The View from Europe: The OECD has citizenship programmes in its sights
Some years ago, a well-liked and highly respected Caribbean Ambassador regularly made the point that the region should follow more closely the issues that the OECD and the G20 were debating.
He reasoned that any decision by one or the other of these complimentary bodies - they bring together the world’s most powerful economies - would always rapidly affect global policy, causing smaller nations to have little option other than to comply.
Although he recognised that the outcomes may not always be welcome and sometimes infringed Caribbean sovereignty, he believed that much more time should be taken to explore how their deliberations joined up with other policies, and to study the reasoning behind them.
They remain wise words. They are of particular relevance to the recent announcement by the OECD that it has begun a consultation process on whether globally, citizenship by investment programmes, including those operated by a number of OECS nations, offer ‘a backdoor to money-launderers and tax evaders’.
The OECD’s concern follows from an increasingly aggressive policy that has seen it and the G20 move deliberately against whatever facilitates tax evasion.
Last year the OECD’s Secretary General, Ángel Gurría, observed that closing down loopholes, improving transparency and making sure enterprises and individuals pay tax in the nations where they operate, remained a central priority of the G20. His remarks followed the finalisation in 2016 under China’s leadership of a report by the G20’s Anti-Corruption Working Group, and a related agreement that the OECD with the IMF and World Bank Group would work towards a joint position on fiscal transparency.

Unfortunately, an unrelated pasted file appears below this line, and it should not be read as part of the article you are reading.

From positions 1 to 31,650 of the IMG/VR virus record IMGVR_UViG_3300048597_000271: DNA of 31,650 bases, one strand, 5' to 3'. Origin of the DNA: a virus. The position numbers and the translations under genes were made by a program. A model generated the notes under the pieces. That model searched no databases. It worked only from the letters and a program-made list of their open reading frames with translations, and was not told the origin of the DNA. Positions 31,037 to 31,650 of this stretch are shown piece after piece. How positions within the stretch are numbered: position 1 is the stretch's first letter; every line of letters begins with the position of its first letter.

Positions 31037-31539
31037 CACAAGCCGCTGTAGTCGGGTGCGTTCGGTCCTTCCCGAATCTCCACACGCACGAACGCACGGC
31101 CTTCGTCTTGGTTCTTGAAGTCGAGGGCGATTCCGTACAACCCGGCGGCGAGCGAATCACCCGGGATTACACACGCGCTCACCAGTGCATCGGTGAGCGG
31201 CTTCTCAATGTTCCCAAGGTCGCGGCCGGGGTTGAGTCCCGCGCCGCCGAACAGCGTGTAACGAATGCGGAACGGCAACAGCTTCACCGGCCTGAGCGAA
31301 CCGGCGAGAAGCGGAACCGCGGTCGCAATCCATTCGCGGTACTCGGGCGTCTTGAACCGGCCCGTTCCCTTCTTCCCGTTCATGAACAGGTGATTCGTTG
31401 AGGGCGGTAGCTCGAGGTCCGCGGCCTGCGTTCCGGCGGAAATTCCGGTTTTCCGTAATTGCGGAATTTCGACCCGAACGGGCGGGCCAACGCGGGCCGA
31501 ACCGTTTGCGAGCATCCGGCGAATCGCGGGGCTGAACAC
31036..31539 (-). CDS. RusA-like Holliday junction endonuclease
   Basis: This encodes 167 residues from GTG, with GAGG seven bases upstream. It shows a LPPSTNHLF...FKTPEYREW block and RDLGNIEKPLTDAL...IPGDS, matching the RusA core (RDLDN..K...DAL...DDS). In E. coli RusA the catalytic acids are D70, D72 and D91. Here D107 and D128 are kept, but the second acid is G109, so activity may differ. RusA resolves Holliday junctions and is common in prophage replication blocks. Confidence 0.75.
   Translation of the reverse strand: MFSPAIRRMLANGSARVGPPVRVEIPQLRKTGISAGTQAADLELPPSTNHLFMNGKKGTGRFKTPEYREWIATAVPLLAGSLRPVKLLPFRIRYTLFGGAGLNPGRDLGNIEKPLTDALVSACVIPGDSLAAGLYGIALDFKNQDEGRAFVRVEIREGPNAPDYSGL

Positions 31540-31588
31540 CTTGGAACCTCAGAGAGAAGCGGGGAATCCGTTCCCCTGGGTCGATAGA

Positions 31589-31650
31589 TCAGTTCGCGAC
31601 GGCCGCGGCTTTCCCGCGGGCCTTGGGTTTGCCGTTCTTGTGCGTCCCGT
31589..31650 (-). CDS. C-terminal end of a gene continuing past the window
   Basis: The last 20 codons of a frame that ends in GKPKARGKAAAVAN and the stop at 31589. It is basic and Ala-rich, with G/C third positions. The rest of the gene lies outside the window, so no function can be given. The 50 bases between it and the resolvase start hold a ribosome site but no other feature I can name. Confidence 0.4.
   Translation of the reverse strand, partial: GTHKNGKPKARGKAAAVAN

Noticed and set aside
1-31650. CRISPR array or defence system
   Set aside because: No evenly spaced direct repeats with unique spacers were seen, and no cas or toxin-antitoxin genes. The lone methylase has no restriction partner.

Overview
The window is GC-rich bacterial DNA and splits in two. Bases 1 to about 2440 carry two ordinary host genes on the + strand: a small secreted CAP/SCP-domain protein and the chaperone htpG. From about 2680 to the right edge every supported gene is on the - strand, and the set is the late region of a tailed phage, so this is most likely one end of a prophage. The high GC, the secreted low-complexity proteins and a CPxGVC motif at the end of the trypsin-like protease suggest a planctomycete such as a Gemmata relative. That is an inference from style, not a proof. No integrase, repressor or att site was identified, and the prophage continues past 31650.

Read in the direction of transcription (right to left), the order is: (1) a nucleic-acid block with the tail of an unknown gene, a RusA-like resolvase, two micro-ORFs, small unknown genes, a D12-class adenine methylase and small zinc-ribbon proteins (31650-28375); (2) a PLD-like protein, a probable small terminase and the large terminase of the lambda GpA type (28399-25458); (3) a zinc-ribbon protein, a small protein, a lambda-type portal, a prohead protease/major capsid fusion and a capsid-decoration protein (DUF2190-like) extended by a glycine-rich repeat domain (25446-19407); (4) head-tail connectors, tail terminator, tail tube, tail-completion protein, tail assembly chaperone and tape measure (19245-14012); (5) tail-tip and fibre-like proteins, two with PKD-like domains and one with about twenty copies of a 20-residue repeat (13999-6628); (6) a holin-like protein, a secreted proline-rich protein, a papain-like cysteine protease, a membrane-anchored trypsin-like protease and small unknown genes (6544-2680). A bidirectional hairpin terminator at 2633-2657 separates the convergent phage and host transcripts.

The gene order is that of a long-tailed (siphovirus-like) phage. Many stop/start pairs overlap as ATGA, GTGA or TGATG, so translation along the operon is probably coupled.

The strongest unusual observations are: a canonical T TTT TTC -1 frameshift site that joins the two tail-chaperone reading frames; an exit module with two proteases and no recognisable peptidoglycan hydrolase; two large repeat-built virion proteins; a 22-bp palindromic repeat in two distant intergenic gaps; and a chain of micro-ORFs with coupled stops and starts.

For all these bodies, Mr Gurría noted, the issue had taken on a greater salience because of the backlash against globalisation and what he described as a stronger-than-ever need to deliver an agenda of inclusive growth.
These are of course just snapshots from a concerted, much broader and carefully directed long-term policy that is now entering a new phase: the exploration of the global tax implications of citizenship by investment programmes.
In a notice announcing a new consultation process, the OECD observed that ‘more and more jurisdictions’ are offering residence by investment (RBI) or citizenship by investment (CBI) schemes. While noting that these can be used for legitimate purposes such as visa-free travel, better education and job opportunities for children, or residence in a country with political stability, it expressed concern about their abuse by money-launderers and tax evaders.
Such schemes It suggested could provide loopholes for what is known as the Common Reporting Standard (CRS) which since 2014 has provided for the automatic exchange of tax and financial information globally.
Calling for evidence, the OECD notice explains that citizenship schemes which do not require residence may offer tax payers the opportunity to escape CRS rules. The document cites several ways in which this might be achieved.